community writings

Granlibakken - The Power of an Aiki Summer Retreat

The Aiki Summer Retreat in Tahoe City is a unique and wonderful experience. One of the things that makes it special is that it is residential - unlike a Bridge model seminar, at Aiki Summer Retreat nearly everyone on the mat during the day is living on site for the full duration. That builds a real sense of community that is very different from a typical seminar in which we all return to our separate houses, generally with those from our home dojos, in the evenings.

Zanshin in the Beautiful Storm

Aikido is in my body.  Not in quite the same way it is in someone who began training as a child and has risen through the kyu ranks to Shodan, but it’s there.  It’s been quietly settling in for a while now, layering in among the accrued years of habit and memory.  I am an alloy of many things, but introversion, anxiety, and twenty years of fencing make up my core.  These facets of my experience have profoundly influenced my aikido practice, offering challenges to examine and strengths to leverage along the path they create.    


            The past year I have spent grappling with one central issue: whether to truly accept responsibility for my life.  On the mat and off, I reached crossroads that asked me to finally and firmly chose whether to take my life and my training into my own hands, or to let them both slip away from me, to hamper my own personal growth, to die.  My preparation for Nidan has been saying yes to being vulnerable, saying yes to the truth, and honoring uke and uke’s falling sword, whether uke is another person or myself.

A Glance Towards Nidan


How is it that four and a half years have passed since my shodan?  What do I have to show for it?  What has changed about my Aikido?  What has changed about me?  What have I learned?  What am I working on? 

I could spill a lot of ink answering any one of these questions; in all likelihood, it would devolve into gratuitous navel-gazing that would be of interest to no one other than myself.  Having said this, I will attempt to explore some of these questions in the space of a few pages in what might amount to a coherent narrative.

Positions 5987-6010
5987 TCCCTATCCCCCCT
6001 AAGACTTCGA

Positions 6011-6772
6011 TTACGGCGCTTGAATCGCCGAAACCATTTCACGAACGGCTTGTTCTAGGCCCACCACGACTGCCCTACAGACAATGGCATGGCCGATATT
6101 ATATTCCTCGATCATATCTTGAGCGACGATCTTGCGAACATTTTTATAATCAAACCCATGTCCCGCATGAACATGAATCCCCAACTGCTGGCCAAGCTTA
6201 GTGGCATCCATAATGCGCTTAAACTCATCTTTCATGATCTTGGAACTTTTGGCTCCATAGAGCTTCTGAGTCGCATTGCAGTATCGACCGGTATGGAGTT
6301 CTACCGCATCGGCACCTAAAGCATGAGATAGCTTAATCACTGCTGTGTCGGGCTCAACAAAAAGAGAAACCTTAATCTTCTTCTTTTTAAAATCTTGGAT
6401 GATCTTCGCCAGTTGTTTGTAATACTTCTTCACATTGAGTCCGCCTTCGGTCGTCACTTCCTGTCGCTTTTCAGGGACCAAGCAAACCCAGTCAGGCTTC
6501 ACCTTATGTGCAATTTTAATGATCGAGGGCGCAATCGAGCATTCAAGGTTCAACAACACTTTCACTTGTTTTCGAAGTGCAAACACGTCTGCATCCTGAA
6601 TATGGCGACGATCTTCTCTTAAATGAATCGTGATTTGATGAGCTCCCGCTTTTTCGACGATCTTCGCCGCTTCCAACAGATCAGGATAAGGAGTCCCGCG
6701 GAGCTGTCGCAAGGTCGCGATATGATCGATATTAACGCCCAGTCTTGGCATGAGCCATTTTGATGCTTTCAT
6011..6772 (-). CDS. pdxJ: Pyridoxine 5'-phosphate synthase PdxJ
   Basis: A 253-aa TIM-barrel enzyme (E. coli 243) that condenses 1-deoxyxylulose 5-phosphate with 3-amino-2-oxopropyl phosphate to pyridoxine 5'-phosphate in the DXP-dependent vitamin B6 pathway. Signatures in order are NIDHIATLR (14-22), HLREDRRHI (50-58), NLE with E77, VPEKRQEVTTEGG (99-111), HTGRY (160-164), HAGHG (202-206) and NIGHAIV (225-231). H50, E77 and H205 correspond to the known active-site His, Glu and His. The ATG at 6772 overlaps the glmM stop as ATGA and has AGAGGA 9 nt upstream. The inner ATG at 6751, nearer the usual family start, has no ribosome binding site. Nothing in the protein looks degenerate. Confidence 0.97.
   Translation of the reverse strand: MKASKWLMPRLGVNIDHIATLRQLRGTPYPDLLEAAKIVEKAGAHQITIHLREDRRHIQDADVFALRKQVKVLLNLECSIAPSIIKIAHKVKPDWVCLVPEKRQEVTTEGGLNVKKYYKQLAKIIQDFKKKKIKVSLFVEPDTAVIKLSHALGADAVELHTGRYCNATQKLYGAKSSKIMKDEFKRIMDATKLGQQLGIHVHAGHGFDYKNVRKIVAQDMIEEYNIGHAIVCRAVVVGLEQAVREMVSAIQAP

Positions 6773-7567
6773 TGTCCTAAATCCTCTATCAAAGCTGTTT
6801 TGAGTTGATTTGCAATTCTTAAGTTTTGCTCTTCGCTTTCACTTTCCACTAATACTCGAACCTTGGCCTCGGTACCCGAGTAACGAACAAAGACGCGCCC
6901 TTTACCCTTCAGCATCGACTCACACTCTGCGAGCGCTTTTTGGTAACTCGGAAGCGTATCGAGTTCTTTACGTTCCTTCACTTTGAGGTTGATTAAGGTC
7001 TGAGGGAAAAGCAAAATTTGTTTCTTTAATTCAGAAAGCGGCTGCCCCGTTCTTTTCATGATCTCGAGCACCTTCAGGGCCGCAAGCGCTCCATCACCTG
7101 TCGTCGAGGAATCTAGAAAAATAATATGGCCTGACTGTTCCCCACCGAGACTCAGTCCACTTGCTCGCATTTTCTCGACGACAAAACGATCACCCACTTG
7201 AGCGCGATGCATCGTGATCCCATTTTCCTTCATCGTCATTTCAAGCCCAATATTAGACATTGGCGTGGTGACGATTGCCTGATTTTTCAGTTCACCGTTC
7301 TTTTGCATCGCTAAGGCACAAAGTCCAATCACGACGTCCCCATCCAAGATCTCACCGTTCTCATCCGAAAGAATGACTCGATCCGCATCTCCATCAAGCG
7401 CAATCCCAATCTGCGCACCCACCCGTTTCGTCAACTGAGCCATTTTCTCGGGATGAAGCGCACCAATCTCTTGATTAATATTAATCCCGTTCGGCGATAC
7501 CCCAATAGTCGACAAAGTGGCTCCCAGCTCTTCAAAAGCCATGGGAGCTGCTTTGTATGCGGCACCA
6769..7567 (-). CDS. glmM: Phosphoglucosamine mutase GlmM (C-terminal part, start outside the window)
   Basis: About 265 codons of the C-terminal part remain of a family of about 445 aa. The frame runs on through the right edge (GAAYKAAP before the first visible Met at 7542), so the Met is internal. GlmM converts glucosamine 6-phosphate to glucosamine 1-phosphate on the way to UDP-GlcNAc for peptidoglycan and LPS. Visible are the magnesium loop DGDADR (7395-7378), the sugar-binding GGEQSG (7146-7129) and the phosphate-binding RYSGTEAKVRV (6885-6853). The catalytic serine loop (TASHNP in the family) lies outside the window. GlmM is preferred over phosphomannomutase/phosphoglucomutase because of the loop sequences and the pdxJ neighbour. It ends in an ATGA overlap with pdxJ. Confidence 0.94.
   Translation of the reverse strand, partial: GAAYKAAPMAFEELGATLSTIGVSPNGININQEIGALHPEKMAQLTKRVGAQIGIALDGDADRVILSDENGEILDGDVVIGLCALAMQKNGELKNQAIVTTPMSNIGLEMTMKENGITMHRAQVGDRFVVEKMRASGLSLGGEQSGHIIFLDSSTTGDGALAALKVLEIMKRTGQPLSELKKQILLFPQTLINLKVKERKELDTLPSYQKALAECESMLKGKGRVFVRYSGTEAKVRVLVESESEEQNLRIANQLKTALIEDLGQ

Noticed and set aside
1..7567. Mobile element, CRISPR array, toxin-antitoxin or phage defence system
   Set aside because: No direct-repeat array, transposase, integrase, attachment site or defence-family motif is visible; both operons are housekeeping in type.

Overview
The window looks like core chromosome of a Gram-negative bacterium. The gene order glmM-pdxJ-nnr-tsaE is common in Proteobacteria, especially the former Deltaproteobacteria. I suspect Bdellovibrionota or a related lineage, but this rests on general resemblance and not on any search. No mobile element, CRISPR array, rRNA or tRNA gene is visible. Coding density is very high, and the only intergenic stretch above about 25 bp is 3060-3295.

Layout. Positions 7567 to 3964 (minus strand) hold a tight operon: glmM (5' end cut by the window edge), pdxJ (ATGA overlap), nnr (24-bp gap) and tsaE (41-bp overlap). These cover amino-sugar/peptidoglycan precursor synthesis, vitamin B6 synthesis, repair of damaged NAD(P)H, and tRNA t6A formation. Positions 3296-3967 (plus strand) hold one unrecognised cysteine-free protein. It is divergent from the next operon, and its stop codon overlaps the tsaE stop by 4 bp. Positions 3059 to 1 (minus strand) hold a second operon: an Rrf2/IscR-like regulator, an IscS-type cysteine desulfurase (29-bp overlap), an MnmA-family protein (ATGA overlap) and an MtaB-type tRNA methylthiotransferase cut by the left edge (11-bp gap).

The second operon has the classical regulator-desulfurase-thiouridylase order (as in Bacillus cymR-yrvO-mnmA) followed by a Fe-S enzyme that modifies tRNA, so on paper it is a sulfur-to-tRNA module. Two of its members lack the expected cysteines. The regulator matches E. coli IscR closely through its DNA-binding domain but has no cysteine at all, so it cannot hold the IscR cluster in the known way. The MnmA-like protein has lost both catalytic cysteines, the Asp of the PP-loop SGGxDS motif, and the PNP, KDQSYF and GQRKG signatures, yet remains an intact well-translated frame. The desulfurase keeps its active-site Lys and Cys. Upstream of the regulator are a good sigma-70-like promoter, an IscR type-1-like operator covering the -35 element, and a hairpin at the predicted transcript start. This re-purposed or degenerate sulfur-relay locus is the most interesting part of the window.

Sitting by newly lit campfire
Next to river
Dusk approaching
I listen
To the conversation of
Uncountable trillions of atoms of hydrogen and oxygen
Bound together as water molecules
Loosely coupled to neighbors
Affiliated in their allegiance to gravity
Continuously moving
Down the upper reaches of Ohanapacosh River
Past the La Wis Wis campground
Where my wife and I
Enjoy the last evening of our vanagon camping trip
Washing evening dishes

Getting on the Mat

Over the past seven months, I developed an undiagnosed case of dizziness. This dizziness has crippled me in my daily life when it is at its worst; it has kept me from going to college classes, from walking safely for distances longer than a block, it has sent me to the ER when my friends cannot keep me upright. Almost ironically, this aggravating and confusing dizziness has kept me from my practice of balance and calmness. The art of aikido has previously centered me in times of distress and grounded me when my life seemed to crack around me.

To Mom and Dad

From an old martial art teacher - about martial arts lessons and children.

I'm going on 50 years old, which really isn't that old, but to talk to you about what a child, your child, stands to learn from taking martial arts lessons, it's old enough. I took my first lesson at the age of 9, received by first degree black belt at 19, and this year I will celebrate my 30th year of teaching and assistant teaching the martial arts.


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